EMBRACING MY SEASON

I’ve been feeling pretty nostalgic as we approach Christmas. Maybe wistful is a better word…combined with nostalgia. For some time I have been wanting to slow the calendar down. Time is racing past! And I feel it acutely at Christmas.

Several years ago I collected all our photos from past Christmases and scanned them into my computer. I made a slide show and surprised my family with it on Christmas morning. I wasn’t sure how it would go over with a tree full of presents waiting to be unwrapped. But everyone loved it, the adults as well as the children. They wanted to sit through the whole thing before unwrapping gifts. Maybe some things are better than bought presents. I’ve continued to add to the slideshow every year and I will have it playing again Christmas morning. But this year I also did something different. I am playing it continually on my Echo Show that sits on my kitchen counter. So every time I walk into the kitchen I am treated to a blast from the past. And that is what is triggering my nostalgia.

Where did the years go? I thought my children grew up fast, but my grandchildren’s childhood years have flown by at warp speed. Our youngest is nine this year and is the only remaining believer in the magic of Santa Claus. We have two who are grown and married, one with a baby of her own. Our two college kids will be joined by a third, leaving a high school senior, two in middle school, and one left in elementary school. Once they get to a certain age they don’t have as much time for us, especially when they get those driver’s licenses. It is not such a treat to come to JuJu and Paki’s house, and that is how it should be. They have lives of their own. But it makes me miss the days when there were lots of little feet in the house.

EPSON MFP image
EPSON MFP image

I would love to go back and visit a Christmas past. Maybe a Christmas Eve with my own dear grandparents. I miss them every day. A Christmas with all my siblings.  Or a Christmas at our old house, the one our kids grew up in. I can practically hear those little feet running down the stairs shouting with joy over a doll or a bicycle. We have been in our current house for almost 20 years, so we have many wonderful Christmas memories here too. Little grand babies that have grown into big people.

EPSON MFP image

I’m wondering what future Christmases will look like. Will they continue to be as much fun as the grands continue to grow older? Will we be blessed enough to have more together? Will we still be relevant in their lives I’m coaching myself to embrace the season I’m in. To be mindful of my many blessings. I’m reminded of the story of the Exodus in the Old Testament when God delivered the children of Israel from a life of slavery. What did they do? They complained and looked back on the “leeks and garlic of Egypt.” If I focus too much on Christmas Past or Christmas Future I might miss the joy of Christmas Present.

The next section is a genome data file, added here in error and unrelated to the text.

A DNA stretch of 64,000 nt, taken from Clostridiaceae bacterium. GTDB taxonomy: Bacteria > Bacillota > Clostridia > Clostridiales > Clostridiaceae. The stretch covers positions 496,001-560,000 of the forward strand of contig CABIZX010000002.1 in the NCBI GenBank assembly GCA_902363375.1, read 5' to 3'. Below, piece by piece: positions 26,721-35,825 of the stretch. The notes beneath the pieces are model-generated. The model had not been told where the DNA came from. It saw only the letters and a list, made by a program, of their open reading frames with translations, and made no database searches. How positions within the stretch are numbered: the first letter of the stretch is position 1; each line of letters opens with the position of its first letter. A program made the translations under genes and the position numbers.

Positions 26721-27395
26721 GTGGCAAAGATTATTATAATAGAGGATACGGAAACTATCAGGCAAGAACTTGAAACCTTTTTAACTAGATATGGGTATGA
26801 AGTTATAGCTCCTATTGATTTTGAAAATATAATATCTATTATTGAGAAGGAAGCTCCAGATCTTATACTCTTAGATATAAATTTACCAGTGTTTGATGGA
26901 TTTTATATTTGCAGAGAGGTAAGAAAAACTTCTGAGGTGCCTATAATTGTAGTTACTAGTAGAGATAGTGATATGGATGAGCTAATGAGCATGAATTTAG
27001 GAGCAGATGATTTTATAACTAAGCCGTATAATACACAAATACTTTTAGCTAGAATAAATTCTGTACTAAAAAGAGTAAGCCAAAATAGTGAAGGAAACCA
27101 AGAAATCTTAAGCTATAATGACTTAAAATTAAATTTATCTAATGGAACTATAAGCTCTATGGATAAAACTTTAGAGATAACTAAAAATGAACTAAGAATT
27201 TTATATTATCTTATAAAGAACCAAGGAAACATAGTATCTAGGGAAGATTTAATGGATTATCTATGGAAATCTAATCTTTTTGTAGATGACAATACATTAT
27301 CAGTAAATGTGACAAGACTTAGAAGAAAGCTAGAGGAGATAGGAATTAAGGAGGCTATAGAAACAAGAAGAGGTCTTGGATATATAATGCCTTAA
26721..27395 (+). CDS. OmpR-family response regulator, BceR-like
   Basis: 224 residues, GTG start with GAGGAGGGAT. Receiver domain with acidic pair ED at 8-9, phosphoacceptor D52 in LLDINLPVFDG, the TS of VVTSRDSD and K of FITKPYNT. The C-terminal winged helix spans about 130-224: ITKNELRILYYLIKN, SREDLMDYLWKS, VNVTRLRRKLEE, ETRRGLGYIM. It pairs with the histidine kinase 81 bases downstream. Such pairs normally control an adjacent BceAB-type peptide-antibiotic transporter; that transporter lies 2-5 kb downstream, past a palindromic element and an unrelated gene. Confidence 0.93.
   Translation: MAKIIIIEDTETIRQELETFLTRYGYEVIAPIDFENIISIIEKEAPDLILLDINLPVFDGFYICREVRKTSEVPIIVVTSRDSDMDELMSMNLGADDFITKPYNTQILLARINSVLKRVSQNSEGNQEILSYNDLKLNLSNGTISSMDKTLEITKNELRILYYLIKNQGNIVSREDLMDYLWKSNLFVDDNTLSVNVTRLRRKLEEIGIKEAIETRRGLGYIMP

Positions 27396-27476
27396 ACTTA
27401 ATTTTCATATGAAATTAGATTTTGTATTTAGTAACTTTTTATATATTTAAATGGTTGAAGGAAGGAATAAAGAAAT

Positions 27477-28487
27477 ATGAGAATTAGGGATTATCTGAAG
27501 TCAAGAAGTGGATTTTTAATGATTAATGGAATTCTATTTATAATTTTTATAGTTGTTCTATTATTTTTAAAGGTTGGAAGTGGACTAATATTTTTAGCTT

So I thank God that Jerry and I get another Christmas together. We almost didn’t. Not all of my friends are so blessed. We know that these are bonus days for us, and tell each other every day. I have friends who are dealing with loss this year. Soul crushing loss. If you are going through a season of loss this year, please know that Jesus sees you and longs to be your comfort. And if you are looking for someone to listen to your pain, I’m pretty good at that.

Jerry and I still have our health, although we are not moving around as well as we used to. I know we are so lucky to have all our children and grandchildren living right here in Tulsa, some just around the corner. I’m blessed that we get to host Christmas Day. With so many moving parts we might not always get everyone together.

I don’t know the future holds but I trust the One who holds it. So I will enjoy Christmas 2019 and be grateful for our blessings. Most of all we are grateful that all our children and grandchildren know the Lord and we will all spend eternity together in His presence.

LOOKING BACK AT AUTUMN

Today I have re-visited an excerpt from my book, Seasonsand brought it up to date.  Even though we are very early in September, the title will make sense as you read on.

 

Looking Back at Autumn.  What a strange title for the beginning of September. This Labor Day weekend has still been as hot as blue blazes here in Oklahoma, and we can only dream of cooler temperatures and falling leaves. But it will come, although not soon enough for me.  So this morning I will drag out my fall decorations and transform my house from summer to autumn.